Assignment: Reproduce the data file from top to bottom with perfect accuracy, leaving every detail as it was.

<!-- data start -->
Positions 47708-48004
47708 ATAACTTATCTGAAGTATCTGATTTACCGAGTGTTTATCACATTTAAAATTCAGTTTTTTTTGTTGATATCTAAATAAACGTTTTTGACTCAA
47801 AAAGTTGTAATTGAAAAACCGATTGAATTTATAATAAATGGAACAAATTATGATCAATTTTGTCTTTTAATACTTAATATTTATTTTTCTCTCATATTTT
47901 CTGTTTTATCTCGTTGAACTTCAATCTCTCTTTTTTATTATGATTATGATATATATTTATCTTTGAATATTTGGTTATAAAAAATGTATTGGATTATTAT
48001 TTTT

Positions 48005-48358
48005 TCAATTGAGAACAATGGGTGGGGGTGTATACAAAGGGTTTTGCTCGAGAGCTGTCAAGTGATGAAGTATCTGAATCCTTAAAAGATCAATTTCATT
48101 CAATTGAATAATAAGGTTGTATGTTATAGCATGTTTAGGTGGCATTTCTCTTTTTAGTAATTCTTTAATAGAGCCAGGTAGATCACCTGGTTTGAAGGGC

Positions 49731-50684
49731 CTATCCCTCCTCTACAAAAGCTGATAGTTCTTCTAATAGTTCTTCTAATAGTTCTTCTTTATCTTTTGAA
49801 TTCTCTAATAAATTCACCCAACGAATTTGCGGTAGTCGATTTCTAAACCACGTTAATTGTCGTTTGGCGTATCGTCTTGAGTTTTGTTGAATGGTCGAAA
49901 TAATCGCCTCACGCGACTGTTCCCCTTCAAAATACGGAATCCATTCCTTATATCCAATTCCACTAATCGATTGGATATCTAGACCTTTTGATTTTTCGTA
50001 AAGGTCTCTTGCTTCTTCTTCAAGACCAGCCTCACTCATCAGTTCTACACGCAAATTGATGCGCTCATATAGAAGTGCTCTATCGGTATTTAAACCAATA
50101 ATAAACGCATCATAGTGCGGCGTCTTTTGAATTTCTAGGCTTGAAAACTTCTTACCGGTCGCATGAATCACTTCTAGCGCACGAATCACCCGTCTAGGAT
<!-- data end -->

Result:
Positions 47708-48004
47708 ATAACTTATCTGAAGTATCTGATTTACCGAGTGTTTATCACATTTAAAATTCAGTTTTTTTTGTTGATATCTAAATAAACGTTTTTGACTCAA
47801 AAAGTTGTAATTGAAAAACCGATTGAATTTATAATAAATGGAACAAATTATGATCAATTTTGTCTTTTAATACTTAATATTTATTTTTCTCTCATATTTT
47901 CTGTTTTATCTCGTTGAACTTCAATCTCTCTTTTTTATTATGATTATGATATATATTTATCTTTGAATATTTGGTTATAAAAAATGTATTGGATTATTAT
48001 TTTT

Positions 48005-48358
48005 TCAATTGAGAACAATGGGTGGGGGTGTATACAAAGGGTTTTGCTCGAGAGCTGTCAAGTGATGAAGTATCTGAATCCTTAAAAGATCAATTTCATT
48101 CAATTGAATAATAAGGTTGTATGTTATAGCATGTTTAGGTGGCATTTCTCTTTTTAGTAATTCTTTAATAGAGCCAGGTAGATCACCTGGTTTGAAGGGC

Positions 49731-50684
49731 CTATCCCTCCTCTACAAAAGCTGATAGTTCTTCTAATAGTTCTTCTAATAGTTCTTCTTTATCTTTTGAA
49801 TTCTCTAATAAATTCACCCAACGAATTTGCGGTAGTCGATTTCTAAACCACGTTAATTGTCGTTTGGCGTATCGTCTTGAGTTTTGTTGAATGGTCGAAA
49901 TAATCGCCTCACGCGACTGTTCCCCTTCAAAATACGGAATCCATTCCTTATATCCAATTCCACTAATCGATTGGATATCTAGACCTTTTGATTTTTCGTA
50001 AAGGTCTCTTGCTTCTTCTTCAAGACCAGCCTCACTCATCAGTTCTACACGCAAATTGATGCGCTCATATAGAAGTGCTCTATCGGTATTTAAACCAATA
50101 ATAAACGCATCATAGTGCGGCGTCTTTTGAATTTCTAGGCTTGAAAACTTCTTACCGGTCGCATGAATCACTTCTAGCGCACGAATCACCCGTCTAGGAT